For the past year I have been a commuter myself, barreling down 23 km to the San Jose airport every day. Unfortunately there is no usable public transportation, so I am condemned to this daily freeway maltreatment. It starts after 2 km, when I enter 101 on Embarcadero, where about 20% of the drivers illegally cross two double lines at a 90º angle to force themselves in a passing lane before the actual freeway entrance, while pushy Gbusses force themselves from the high occupancy vehicle lane to the exit lane and a few 100 m later a slew of cars try to make a –90º turn from the leftmost lane to the San Antonio Road exit.

During the past year I have tried to develop a driving model that would reduce my stress, but not very successfully. Last Saturday finally was able to see a sophisticated model in action and it was an eye-opener: I got to ride a Google Car from the Googleplex down 101 to the 280 interchange and back.

Sitting behind the "driver" I had a good view of the laptop on the lap of the lady in the front passenger seat, displaying the car's model of the surroundings based on the lidar spinning on top of the car and also a radar in the front of the car, an inertial sensor in the rear wheel axis and last but not least on countless hours of tweaking the model based on the feedback of skilled professional drivers like Anja—our pilot on this trip—who rides full-time for her work.

On the console we see the freeway lanes, our projected route, and the surrounding vehicles. When a vehicle creates a dangerous situation, it is marked with a danger sign. The model recognizes the lights of emergency vehicles and can pull over according to the law. However, it ignores other car's blinkers. In fact, the American driving culture is that the other drivers are your enemies and you do not want to warn them by letting your intentions to be known: the blinker is either never turned on or left blinking.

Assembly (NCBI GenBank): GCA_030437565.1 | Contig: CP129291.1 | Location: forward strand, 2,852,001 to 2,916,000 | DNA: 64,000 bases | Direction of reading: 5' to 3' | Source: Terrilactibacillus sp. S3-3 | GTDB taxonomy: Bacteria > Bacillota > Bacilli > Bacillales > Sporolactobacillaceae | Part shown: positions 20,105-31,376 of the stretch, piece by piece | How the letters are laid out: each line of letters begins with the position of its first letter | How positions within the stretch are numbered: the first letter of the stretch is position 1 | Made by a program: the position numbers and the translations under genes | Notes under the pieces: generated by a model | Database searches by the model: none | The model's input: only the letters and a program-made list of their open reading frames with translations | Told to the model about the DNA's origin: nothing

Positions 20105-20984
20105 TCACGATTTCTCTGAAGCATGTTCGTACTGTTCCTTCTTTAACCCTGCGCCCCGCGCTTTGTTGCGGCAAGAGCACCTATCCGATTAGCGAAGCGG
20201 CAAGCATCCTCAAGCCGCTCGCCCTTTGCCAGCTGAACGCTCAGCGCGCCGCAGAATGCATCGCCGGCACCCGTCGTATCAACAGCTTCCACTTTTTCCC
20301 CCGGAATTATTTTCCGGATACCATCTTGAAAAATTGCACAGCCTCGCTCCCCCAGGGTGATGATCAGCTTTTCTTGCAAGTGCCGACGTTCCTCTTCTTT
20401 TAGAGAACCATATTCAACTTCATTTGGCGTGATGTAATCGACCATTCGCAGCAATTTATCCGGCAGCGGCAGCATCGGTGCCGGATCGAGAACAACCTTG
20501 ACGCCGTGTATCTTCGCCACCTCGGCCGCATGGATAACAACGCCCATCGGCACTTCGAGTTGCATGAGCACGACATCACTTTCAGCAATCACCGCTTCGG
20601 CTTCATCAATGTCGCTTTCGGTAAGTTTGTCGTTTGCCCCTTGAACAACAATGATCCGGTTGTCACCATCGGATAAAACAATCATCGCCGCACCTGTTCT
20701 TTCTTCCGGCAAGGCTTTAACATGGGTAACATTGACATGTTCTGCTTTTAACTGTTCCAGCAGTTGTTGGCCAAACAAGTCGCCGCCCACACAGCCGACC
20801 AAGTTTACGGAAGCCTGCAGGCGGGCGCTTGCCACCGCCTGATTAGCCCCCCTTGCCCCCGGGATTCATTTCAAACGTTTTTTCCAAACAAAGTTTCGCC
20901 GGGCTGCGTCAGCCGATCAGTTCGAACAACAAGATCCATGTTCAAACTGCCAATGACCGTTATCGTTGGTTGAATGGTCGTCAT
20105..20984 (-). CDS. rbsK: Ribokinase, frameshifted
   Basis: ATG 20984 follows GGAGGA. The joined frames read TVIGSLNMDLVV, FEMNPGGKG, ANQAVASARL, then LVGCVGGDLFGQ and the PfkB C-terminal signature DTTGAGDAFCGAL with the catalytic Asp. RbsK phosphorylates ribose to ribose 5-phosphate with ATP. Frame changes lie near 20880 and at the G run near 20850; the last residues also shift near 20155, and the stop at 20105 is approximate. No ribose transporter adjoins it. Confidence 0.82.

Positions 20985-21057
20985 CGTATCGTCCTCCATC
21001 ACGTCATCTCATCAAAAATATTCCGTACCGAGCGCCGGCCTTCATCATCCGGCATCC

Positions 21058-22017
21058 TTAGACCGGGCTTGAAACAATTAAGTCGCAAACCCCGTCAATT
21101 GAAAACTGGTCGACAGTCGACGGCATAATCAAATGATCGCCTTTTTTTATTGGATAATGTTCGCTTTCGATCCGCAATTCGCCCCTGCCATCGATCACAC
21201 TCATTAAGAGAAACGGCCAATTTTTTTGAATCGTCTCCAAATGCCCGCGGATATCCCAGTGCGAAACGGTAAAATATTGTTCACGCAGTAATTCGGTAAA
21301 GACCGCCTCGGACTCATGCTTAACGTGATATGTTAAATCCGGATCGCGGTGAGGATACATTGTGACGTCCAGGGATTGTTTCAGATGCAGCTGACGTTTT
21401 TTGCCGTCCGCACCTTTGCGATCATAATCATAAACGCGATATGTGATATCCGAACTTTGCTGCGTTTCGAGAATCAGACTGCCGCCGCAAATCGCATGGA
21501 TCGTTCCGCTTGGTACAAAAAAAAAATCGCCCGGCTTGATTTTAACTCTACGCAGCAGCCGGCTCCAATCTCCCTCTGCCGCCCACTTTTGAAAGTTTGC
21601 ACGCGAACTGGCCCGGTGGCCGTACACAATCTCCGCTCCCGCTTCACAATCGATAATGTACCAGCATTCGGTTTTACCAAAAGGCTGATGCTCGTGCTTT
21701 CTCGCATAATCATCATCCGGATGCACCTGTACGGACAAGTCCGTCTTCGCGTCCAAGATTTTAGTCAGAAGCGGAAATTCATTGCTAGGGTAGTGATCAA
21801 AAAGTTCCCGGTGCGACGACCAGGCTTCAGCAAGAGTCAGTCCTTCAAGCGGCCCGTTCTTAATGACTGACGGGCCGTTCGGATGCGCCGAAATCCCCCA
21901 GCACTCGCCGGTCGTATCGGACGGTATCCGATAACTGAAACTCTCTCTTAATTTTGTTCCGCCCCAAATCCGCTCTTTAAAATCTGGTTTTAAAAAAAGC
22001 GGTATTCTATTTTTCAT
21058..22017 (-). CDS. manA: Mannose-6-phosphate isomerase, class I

While as a human I can model a few cars around me, Google's algorithm can model many cars around our self-driving car, in all directions. When our car gets in the blind spot of another car, the icon of that car is flagged with a danger sign. With a surprising frequency, the flagged cars cut us off at a dangerously close distance. Since I am not driving, I can look in the offending cars and can never see those drivers turning their heads to check the clearance. Therefore, they are all driving erratically without looking, resulting in the car being cut off, breaking and propagating this backwards to the following cars.

Like computers can beat humans at chess because they can predict a larger number of steps, Google's car is better than human drivers because it can by far model more vehicles than a human can. Yet, humans are too stupid and reckless for Google's algorithm to be completely foolproof. For example, at one point in Santa Clara we were in the right lane and a big truck tried to pass us driving above the speed limit and on the shoulder. Our pilot Anja recognized, maybe from the truck's exhaust fumes, that he did not have enough torque to pass us and the shoulder turned into a ditch a few meters further ahead. This would have left the truck driver to either go full speed into the ditch or ramming us, so she floored our brakes.

Those reckless drivers are in part professional drivers who spend their working day on the freeway driving trucks, taxis, limos, etc. This indicates that most humans are unfit to drive cars.

But are driver-less cars the answer? When I was a teenager, I thought that by 2014 I could fly to the moon with TWA or PanAm and get to Paris in a couple of hours on a Trans Europ Express (TEE). It would never have crossed my mind that in 2014 I would be driving a car on a freeway full of incompetent erratic drivers.

The mistake being made by the Caltrans agency is to build those auxiliary lanes. Instead, they should have built a train like the S-Bahn on that old median strip. A skilled professional train driver could get me to work in a few minutes, safely and without stress.